We have all heard the terms poor, middle class, and rich, or some variant of those terms. They are descriptions of position in a socio-economic system. Yet, how accurate are these descriptors? Even the most well defined methodology of class identification is limited to basic measurements of income and wealth, which are wholly inadequate measures. A new model for class stratification in the American socio-economic system is a necessary step forward in evaluating the condition of individuals within the system.
There are three primary stratum in commonly used socio-economic models of class stratification in American society: lower, middle, and upper class. Position within these strata are determined by factors such as income, net worth, and to some extent, type of worth. These three strata are often subdivided. Gilbert, 2002, William Thompson & Joseph Hickey, 2005, and Leonard Beeghley, 2004 offer some ways in which these divisions can be decided. Gilbert utilizes the type of work performed and the level of education obtained; the other two include estimates of income in their divisions. While an imperfectly functioning market can be split into three broad categories, these categories do not always tell the whole story.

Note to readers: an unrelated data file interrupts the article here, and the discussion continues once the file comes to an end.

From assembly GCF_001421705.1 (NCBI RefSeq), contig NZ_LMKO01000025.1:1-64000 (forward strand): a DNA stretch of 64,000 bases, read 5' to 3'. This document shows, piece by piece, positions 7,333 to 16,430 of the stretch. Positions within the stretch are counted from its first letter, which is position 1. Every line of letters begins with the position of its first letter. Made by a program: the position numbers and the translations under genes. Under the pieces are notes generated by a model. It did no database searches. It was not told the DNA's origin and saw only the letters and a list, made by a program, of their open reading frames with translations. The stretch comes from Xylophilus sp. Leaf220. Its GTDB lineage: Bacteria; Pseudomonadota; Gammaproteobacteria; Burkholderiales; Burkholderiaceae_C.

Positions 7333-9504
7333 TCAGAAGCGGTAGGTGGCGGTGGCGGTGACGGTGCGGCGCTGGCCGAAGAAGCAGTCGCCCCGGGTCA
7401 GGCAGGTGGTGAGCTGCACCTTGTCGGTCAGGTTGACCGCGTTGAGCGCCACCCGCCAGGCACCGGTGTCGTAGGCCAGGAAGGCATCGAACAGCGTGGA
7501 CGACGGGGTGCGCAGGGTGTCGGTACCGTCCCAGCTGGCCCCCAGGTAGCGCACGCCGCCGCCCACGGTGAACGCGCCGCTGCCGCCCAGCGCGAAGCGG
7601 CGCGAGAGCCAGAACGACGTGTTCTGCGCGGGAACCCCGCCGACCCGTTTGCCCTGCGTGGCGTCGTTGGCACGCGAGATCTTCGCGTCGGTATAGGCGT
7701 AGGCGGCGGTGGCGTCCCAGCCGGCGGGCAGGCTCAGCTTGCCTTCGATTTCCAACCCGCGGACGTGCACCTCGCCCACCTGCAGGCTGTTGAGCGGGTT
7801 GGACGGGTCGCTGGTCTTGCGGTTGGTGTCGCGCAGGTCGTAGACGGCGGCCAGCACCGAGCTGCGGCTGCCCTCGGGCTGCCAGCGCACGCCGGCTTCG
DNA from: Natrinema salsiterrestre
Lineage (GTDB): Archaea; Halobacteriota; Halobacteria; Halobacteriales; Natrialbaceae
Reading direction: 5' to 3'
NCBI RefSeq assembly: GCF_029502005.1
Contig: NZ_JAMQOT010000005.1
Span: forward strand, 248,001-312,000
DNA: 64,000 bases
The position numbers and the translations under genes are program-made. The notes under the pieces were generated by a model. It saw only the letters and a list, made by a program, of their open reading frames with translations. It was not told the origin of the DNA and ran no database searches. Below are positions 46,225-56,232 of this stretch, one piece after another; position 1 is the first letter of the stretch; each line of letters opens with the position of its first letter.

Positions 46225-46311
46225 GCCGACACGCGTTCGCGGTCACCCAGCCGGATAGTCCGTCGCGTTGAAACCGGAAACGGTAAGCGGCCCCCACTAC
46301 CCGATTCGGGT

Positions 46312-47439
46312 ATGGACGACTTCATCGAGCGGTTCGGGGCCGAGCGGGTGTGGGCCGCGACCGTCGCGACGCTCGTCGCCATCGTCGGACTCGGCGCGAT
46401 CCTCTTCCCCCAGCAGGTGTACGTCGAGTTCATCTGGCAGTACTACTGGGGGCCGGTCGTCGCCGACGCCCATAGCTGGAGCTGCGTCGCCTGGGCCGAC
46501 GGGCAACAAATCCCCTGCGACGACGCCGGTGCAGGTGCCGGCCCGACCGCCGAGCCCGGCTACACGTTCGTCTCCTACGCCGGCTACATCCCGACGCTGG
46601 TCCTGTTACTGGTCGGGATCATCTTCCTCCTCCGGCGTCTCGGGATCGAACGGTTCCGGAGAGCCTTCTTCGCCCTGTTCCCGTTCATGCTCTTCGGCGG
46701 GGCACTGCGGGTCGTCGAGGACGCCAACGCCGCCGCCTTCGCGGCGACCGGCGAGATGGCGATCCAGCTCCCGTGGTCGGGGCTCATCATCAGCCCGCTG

Now one might wonder, what kind of decisions do we make based on the perceived location of certain individuals within the system? Well, as has become quite apparent with recent media attention, we very often make emotional judgments based the status of individuals. We may even view someone who is perceived to be in a higher division with envy. Tax policy is also affected by these divisions. It might seem reasonable to assume that someone within the upper divisions could handle a greater tax burden than can those in lower divisions, and perhaps to some extent, that is true.